The Importance of Sleep

A guest post by JJ Virgin

JJ Virgin

Note from David Lee: I asked JJ to be a guest blogger because of her outstanding work on nutrition, exercise, and how to optimize all for maximum energy and fitness…which are critical foundations of resilience. The more I have learned about the role sleep, hormone balance, stress, and fat loss/gain all interrelate, the more I appreciate:

1. Practices that increase your resilience increase your ability to have the hormone environment that burns fat.

2. Practices that optimize fat loss also optimize the hormone environment that’s conducive to resilience.

3. If you’re doing things that make you store fat, you are doing things that make it hard for you to be resilient.

JJ marks the beginning of more guidance on the physical side of building resilience at

If you don’t know JJ’s work, go to . She isn’t one of those “pop fitness celebrity gurus” with superficial advice. She has the intense scientific research to back up her approaches.


How to save thousands of dollars each month and get fast fat loss

Your neighbor’s barking dog, along with the construction crew down the street (which seems to be working 24 hours a day), kept you tossing and turning till 3 a.m. last night.

Coincidence that the scales aren’t budging this morning, despite your consistent effort to stick with a reduced-calorie diet coupled with those evening aerobics classes?

Research at the University of Chicago shows even if you follow a healthy diet and exercise program, not getting eight hours of sleep every night increases your obesity risk.

see “How Losing Sleep Can Pack On Pounds” 

Ditch the outdated paradigm that your body is a bank account. Even the most militant diet and exercise proves futile if you aren’t getting seven to nine hours of quality sleep every night.

That’s because numerous hormones become out of whack when you don’t get your sleep quota, which can stall fast fat loss and make you a caffeinated mess. Let’s look at a few of those hormones

Lack of sleep negatively impacts your hunger hormones

It’s no coincidence that you’re experiencing an intense craving for Entenmann’s crumb coffee cake after only five hours of sleep last night. Ghrelin, a hormone that commands your brain to eat now, increases when you sleep poorly. Leptin, on the other hand, helps put the brakes on the brownie cheesecake. When you don’t sleep, you become more leptin resistant.

Lack of sleep increases fat storage

Sleep also affects your ultimate fat-storing hormone, insulin. Chronically elevated insulin makes it more difficult to burn fat. Long-term sleep deprivation can make your cells insulin resistant, leading to higher fasting insulin levels. Besides impairing fat burning, these high insulin levels can lead to diabetes, heart disease and certain cancers.

Lack of sleep lowers your fountain-of-youth hormone

You might discover the fountain of youth in your sleep. Not in your dreams, but with human growth hormone (GH), which prevents aging, builds muscle, promotes fast fat loss, and boosts immunity. No wonder celebrities spend thousands a month on GH injections!

Sleep helps your body naturally boost GH to help you repair and rebuild. No surprise, then, that a study in the Journal of Psychiatry & Neuroscience found that less sleep means you release less GH.

Lack of sleep raises cortisol, your stress hormone

High levels of your hormone cortisol break down muscle and store fat. Your cortisol levels remain high for longer periods when you don’t sleep well.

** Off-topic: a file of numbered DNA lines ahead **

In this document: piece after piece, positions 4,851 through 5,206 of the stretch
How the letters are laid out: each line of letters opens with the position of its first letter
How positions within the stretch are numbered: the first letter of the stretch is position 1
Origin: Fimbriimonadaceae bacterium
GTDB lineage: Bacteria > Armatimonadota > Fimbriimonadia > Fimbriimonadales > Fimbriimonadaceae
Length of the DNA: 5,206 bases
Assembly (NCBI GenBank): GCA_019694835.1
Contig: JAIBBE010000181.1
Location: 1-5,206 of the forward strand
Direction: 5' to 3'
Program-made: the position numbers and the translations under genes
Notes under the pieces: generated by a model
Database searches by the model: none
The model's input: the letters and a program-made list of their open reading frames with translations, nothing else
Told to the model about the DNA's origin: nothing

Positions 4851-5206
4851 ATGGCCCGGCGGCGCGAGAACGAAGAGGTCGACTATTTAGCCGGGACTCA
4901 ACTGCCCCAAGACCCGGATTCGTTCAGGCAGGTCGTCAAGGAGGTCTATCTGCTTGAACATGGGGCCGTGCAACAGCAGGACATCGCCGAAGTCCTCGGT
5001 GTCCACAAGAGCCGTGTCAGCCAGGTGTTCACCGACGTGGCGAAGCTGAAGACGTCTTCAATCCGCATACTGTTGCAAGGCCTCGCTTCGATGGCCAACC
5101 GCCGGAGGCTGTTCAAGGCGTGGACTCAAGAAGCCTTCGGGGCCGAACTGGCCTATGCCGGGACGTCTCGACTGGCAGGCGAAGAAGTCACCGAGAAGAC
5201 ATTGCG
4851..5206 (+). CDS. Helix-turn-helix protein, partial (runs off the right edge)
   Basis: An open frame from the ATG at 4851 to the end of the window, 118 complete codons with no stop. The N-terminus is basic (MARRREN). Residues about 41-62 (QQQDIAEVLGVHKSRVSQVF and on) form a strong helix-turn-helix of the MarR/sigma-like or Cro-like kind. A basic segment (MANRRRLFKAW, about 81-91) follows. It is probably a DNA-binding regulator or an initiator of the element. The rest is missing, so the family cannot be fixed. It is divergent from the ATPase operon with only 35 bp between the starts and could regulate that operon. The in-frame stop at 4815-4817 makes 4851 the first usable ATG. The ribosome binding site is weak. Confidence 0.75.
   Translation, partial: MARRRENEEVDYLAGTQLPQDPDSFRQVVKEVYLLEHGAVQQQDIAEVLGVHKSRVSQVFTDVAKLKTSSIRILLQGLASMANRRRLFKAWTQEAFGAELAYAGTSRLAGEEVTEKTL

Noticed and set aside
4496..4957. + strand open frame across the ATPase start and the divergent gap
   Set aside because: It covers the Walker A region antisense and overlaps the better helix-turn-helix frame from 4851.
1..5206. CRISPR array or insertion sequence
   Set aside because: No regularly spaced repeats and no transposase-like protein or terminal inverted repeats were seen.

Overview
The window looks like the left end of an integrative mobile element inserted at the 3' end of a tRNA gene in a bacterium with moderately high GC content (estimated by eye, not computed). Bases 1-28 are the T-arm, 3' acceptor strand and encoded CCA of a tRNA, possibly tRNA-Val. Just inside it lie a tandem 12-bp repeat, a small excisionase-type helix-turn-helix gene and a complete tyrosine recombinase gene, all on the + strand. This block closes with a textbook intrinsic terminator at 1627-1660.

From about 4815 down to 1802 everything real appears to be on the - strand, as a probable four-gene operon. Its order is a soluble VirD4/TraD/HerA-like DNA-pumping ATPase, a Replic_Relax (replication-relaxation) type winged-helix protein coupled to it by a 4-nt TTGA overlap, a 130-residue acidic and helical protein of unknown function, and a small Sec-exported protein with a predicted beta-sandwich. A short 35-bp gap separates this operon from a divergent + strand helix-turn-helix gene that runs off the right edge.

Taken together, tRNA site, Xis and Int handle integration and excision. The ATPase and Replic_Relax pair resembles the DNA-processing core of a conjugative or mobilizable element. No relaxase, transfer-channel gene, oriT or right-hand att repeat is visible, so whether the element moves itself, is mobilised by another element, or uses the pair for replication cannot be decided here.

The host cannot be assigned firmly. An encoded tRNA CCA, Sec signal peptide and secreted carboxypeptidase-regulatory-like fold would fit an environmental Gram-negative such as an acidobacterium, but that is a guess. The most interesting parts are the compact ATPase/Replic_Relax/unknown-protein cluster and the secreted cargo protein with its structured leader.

High cortisol burns up your energy-assisting B vitamins and you can’t make the neurotransmitters you need to sleep well. Cortisol also lowers serotonin, the feel-good hormone your brain eventually converts to melatonin for good sleep.

The cortisol/ caffeine/ fat storing connection

All bets are when you don’t sleep well, you’ll stop by your nearest Starbucks before work and grab a venti sugar-loaded coffee for an early-morning boost. (Your sleep-deprived lapse of judgment will probably also make you succumb to a low-fat blueberry muffin.)

You might get a temporary jolt, but by early afternoon you’ve hit your second low, so you make another Starbucks run for your caffeine hook-up.

Here’s the deal. Just one cup of coffee can raise cortisol levels 30% for an hour. Additionally, caffeine can elevate cortisol levels in your blood for 18 hours. That means if you’re on the java cycle all day, you continually elevate cortisol levels and store fat.

Ironically, the caffeine that gives you that temporary boost from sleep deprivation also makes you sleep deprived. Caffeine’s half life is 12 hours, which explains why you’re still revved up at 9 p.m. even though you shut off your computer and are settling in with a hot bath.

Break the caffeine/ lack of sleep vicious cycle by cutting back to one cup of coffee, and eventually to green tea, during morning hours.


Davidson JR, et al. Growth hormone and cortisol secretion in relation to sleep and wakefulness. J Psychiatry Neurosci. 1991 July; 16(2): 96–102.

Nedeltcheva AV, et al. Exposure to recurrent sleep restriction in the setting of high caloric intake and physical inactivity results in increased insulin resistance and reduced glucose tolerance. J Clin Endocrinol Metab. 2009 Sep;94(9):3242-50.,-Cortisol.html

© 2011 JJ Virgin & Associates, Inc. Celebrity Nutrition & Fitness Expert JJ Virgin helps clients lose weight fast by breaking free from food allergies.  She is the bestselling author of Six Weeks to Sleeveless and Sexy, a Huffington Post blogger, creator of the 4X4 Burst Training Workout & co-star of TLC’s Freaky Eaters. Visit her at to take the quiz & find out if Your “Healthy” Habits are Making You Tired, Bloated & Age Faster? 


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